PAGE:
An Armagh church has – after a long five-year planning process – had its prayers answered for a brand new home in the heart of the city centre.
While not exactly relocating, Vibe Church, which is currently based out of the Little Barrack Street, have been given the green light to demolish a derelict building on the adjoining Scotch Street in order to build a new community hub.
The former Calverts Tavern pub and Spiders nightclub will be razed to the ground to make way for the new development.
The church received the news this week after planners saw no issue with the proposals on the table.
Two objectors raised concerns over the demolition of a party wall which would leave a nearby business – Armagh Indian Nights – open to the elements and that the length of construction process may hinder their own business.
Concerns were also raised that the demolition would be extremely prejudicial to the character of Scotch Street and that the property in question is in a reasonable state of repair and prime for a restoration programme.
However, Council planners moved to allay those fears by stating it would be necessary to add a condition
prohibiting demolition of the building until contracts have been signed for the approved redevelopment of the site.
Planners say this “will ensure that the building on the site is not demolished until firm plans are in place for the construction of the replacement building”.
They added that they were of the opinion that “the proposed works are a betterment to the current state of the building and would enhance the conservation area”.
The work, which is now expected to begin in the near future, will see an “extension to the existing on site church facilities”, together with the creation of a new community hub and retail unit.
The ground floor will have two entrances – the retail unit sits to the left next door to Armagh Indian Nights. The right hand side – with a separate opening – would take visitors through a reception and exhibition area. It would, among other things, include toilet provision, a number of multi-purpose rooms, coffee area and ‘break-out’ area.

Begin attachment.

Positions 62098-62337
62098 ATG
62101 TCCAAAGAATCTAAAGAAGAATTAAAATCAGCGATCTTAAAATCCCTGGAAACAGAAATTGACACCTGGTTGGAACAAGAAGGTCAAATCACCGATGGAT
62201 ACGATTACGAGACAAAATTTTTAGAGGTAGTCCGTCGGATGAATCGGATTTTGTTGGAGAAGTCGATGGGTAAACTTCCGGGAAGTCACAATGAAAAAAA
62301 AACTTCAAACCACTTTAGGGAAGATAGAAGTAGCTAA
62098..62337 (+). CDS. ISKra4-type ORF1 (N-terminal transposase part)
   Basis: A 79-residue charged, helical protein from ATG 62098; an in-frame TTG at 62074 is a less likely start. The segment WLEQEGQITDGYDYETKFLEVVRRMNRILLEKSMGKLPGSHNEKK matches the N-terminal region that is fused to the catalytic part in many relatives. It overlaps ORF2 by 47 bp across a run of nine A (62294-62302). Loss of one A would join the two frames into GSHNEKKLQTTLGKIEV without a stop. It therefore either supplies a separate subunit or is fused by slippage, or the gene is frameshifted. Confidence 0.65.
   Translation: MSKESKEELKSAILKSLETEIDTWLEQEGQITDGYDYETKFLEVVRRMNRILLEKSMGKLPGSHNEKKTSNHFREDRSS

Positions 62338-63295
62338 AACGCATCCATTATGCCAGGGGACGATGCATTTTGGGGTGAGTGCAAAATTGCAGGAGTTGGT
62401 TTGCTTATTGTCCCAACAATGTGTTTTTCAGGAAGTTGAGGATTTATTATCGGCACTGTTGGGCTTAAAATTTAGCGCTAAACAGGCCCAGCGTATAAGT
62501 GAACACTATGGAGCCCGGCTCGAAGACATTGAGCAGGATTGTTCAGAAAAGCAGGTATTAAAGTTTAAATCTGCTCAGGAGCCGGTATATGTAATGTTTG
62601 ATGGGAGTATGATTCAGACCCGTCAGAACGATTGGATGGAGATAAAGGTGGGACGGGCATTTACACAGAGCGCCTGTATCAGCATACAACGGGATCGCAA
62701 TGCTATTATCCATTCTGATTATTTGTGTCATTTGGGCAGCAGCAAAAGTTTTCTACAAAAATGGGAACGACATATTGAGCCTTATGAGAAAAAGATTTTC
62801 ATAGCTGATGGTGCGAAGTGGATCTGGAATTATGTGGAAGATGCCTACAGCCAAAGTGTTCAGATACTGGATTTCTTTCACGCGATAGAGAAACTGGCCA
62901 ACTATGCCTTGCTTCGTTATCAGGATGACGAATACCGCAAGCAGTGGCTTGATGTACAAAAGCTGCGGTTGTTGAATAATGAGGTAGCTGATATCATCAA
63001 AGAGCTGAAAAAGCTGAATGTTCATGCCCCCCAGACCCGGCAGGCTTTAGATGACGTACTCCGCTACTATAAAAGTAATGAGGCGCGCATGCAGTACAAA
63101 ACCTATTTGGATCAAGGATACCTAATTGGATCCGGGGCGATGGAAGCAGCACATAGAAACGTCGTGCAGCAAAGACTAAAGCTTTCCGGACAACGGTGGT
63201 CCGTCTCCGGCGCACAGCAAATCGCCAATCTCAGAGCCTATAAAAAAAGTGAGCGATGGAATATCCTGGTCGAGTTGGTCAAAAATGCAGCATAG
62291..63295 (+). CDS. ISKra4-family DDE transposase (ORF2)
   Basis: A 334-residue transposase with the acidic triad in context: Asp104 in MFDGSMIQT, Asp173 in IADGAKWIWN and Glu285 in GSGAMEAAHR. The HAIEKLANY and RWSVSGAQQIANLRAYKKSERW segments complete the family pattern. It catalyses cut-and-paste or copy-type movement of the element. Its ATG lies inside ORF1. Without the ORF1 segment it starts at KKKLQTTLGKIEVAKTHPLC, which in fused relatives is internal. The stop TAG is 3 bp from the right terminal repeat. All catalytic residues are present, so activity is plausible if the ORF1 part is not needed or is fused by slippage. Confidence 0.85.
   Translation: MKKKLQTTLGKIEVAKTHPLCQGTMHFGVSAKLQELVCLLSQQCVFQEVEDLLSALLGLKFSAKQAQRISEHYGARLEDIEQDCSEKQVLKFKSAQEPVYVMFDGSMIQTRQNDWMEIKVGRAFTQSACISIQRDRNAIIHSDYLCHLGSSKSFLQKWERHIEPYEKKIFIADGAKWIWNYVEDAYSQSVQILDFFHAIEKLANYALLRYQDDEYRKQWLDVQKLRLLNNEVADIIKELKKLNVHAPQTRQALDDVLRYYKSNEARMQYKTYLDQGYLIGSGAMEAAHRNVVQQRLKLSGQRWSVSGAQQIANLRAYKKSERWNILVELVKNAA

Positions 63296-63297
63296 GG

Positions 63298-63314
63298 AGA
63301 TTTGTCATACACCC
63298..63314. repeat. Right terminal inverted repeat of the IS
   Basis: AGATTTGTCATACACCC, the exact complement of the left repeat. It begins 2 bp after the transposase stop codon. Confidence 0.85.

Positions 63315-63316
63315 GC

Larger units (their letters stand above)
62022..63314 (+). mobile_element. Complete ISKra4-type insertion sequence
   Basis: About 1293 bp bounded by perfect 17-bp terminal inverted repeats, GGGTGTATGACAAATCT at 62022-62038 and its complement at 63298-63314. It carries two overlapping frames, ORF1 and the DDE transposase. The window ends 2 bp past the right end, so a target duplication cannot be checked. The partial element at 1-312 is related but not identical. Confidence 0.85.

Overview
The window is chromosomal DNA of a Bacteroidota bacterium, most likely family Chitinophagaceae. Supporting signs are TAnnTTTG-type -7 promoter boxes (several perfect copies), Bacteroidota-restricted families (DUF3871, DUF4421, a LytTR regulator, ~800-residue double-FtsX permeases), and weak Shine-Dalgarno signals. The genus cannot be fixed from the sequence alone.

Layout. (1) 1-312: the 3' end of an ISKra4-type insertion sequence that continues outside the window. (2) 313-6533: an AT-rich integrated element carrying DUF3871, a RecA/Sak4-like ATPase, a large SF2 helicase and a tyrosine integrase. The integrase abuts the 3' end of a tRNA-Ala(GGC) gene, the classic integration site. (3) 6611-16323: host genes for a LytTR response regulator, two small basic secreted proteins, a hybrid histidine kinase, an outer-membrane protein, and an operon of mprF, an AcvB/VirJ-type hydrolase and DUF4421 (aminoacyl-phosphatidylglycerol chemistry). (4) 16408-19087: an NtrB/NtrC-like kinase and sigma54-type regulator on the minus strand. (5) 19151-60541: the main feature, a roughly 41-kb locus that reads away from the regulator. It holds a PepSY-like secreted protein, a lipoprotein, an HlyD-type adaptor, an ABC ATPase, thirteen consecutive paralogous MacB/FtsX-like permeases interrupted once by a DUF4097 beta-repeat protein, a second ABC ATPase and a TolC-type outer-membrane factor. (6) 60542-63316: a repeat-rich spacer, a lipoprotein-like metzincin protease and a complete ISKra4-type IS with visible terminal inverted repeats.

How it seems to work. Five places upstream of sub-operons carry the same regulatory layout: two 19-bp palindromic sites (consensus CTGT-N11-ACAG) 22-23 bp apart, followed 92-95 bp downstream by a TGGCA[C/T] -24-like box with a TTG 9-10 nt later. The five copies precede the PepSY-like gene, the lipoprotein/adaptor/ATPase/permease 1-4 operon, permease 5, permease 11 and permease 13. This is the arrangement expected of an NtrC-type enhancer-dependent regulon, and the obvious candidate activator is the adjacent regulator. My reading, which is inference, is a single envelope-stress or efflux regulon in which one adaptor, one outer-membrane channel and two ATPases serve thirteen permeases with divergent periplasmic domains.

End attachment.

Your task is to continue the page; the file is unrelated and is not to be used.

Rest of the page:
Armagh limestone would be used to the front of the building on Scotch Street.
On the second floor, there would be three offices, conference room, counselling room, another seated break-out area, additional toilets, main hall and more – and all connected with stairs and lift access.
The third floor would boast a paved terrace, as well as a large teenage games room, next to male and female showers and toilets to the rear.
A parking study carried out and forwarded to council took consideration of a busy Friday when it was reported there were 59 on and off street parking spaces available at 10am, 39 at 1pm and 60 at 5pm, when “car parks were becoming less busy as shops were closing”.
And the study’s authors concluded: “There is parking availability throughout the busiest weekday (Friday) to fully meet potential car parking demand of The Vibe proposal, and the assessment is based on primary data of car parking availability.”
Calverts Tavern was cleared of old furnishings and fittings in 2017 as Belfast-based Frazer Kidd was employed to market the premises, a thriving nightspot during the 1980s and 90s in particular.
The Spiders Nightclub had been located to the rear of the bar and the ground floor site stretches to over 5,000 sq ft.
This new development would make use of the entire site and bring it back into productive use.